Los Angeles appears set to declare a state of emergency over homelessness.
The declaration is part of a plan to devote as much as $100 million to dealing with homelessness, the Los Angeles Times's Peter Jamison, David Zahniser, and Matt Hamilton reported. The announcement follows an alarming rise in the city's homeless population — a problem that is by no means unique to Los Angeles.
It's unclear where the funding will come from, and how exactly it will all be used. But local officials said the declaration will ease restrictions on churches and nonprofit groups sheltering the homeless and speed up the permitting process for affordable housing. And as the LA Times noted, a state law lets the city declare a "shelter crisis" to use public facilities such as parks or schools for emergency housing.
While Los Angeles's move is certainly dramatic, it actually speaks to a problem many cities are facing across the country as higher home prices and stagnating wages push up rates of homelessness in major cities — even though there are several policies that could sensibly deal with this long-term problem.
Homelessness is down nationally, but up in the biggest cities
Homelessness in Los Angeles County climbed by 16 percent since 2009, although it remains down compared with 2005 and 2007, according to the Los Angeles Homeless Services Authority. City data is only available for 2013 and 2015, but it shows a 12 percent increase between those two years.
The LA Times reported on the dire situation in the city: "The homelessness problem's reach can be seen in the clusters of tents, tarpaulins and shopping carts that have spread far beyond downtown's Skid Row, taking root in neighborhoods from Studio City to Highland Park. The number of encampments and vehicles occupied by the homeless has increased 85% over the last two years, according to the Los Angeles Homeless Services Authority."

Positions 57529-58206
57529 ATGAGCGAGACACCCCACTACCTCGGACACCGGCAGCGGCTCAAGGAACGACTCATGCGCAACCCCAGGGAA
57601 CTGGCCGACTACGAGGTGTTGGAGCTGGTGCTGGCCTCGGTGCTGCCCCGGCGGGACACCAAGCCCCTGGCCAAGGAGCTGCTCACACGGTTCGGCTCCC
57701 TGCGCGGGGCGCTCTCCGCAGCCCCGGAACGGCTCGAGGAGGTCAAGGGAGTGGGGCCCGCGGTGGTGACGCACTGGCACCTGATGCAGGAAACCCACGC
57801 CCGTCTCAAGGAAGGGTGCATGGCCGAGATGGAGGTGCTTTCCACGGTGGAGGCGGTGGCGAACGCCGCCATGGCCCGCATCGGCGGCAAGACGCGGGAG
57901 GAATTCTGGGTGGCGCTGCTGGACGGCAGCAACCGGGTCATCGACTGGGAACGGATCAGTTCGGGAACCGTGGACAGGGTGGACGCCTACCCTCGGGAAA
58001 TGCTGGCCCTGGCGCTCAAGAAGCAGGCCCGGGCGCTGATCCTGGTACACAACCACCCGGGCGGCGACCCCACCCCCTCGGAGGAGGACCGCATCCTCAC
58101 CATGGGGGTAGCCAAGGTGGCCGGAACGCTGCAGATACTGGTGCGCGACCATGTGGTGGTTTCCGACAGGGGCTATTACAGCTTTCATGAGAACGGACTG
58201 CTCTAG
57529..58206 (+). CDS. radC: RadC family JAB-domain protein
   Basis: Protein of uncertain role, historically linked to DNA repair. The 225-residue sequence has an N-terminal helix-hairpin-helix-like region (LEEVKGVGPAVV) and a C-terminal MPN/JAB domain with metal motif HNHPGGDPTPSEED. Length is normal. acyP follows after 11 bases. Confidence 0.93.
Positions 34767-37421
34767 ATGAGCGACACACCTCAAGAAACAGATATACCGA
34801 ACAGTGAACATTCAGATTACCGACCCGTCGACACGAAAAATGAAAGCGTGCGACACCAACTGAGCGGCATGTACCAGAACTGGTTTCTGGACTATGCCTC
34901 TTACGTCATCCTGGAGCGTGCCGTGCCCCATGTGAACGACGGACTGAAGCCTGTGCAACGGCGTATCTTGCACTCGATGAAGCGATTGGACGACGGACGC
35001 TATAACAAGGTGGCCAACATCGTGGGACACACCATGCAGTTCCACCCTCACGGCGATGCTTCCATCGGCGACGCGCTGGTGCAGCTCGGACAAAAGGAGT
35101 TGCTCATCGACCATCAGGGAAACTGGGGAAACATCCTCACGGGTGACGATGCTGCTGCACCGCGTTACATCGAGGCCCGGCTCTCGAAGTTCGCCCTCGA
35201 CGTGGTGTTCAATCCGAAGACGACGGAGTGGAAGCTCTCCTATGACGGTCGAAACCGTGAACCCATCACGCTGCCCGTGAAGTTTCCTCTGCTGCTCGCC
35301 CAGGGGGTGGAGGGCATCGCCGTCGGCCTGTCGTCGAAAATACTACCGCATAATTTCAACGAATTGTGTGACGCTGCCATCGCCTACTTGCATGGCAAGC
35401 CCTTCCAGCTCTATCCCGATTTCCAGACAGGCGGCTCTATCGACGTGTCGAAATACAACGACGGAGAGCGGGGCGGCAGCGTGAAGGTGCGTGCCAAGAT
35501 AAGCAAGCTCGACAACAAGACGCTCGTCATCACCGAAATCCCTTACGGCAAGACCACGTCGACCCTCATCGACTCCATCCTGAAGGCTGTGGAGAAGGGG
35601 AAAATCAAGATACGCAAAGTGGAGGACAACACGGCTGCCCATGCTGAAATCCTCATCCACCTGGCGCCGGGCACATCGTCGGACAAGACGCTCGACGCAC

But LA isn't the only major city seeing an increase. A 2014 study from the US Department of Housing and Urban Development found that while nationwide homelessness declined by 2 percent between 2013 and 2014, it rose by 1 percent across the country's 50 biggest cities.
A 2015 report by the Coalition of the Homeless showed that New York City, for example, has seen homelessness trend way up for decades: While the city's population grew by about 16 percent between 1990 and 2014, the number of homeless people tracked in the New York City shelter system more than tripled during this time.
So LA's situation is certainly dramatic, as the city's emergency declaration suggests, but it's actually part of a much broader trend in major US cities.
Housing in major cities is too expensive for low-income families
Behind the homeless crisis is one simple problem: The rent is too damn high.
A recent report by the National Low-Income Housing Coalition found that a full-time minimum wage worker can't afford to rent a one-bedroom apartment anywhere in America without spending more than 30 percent of her paycheck (a standard for housing affordability). Strikingly, the problem is most concentrated in the states where the minimum wage is highest — but also where rents are even higher.
The situation is even grimmer in cities than the state numbers suggest, since big cities tend to be much more expensive places to live in. Although some localities have higher minimum wages, the National Low-Income Housing Coalition found the increase isn't typically enough to make up for the increase in housing prices.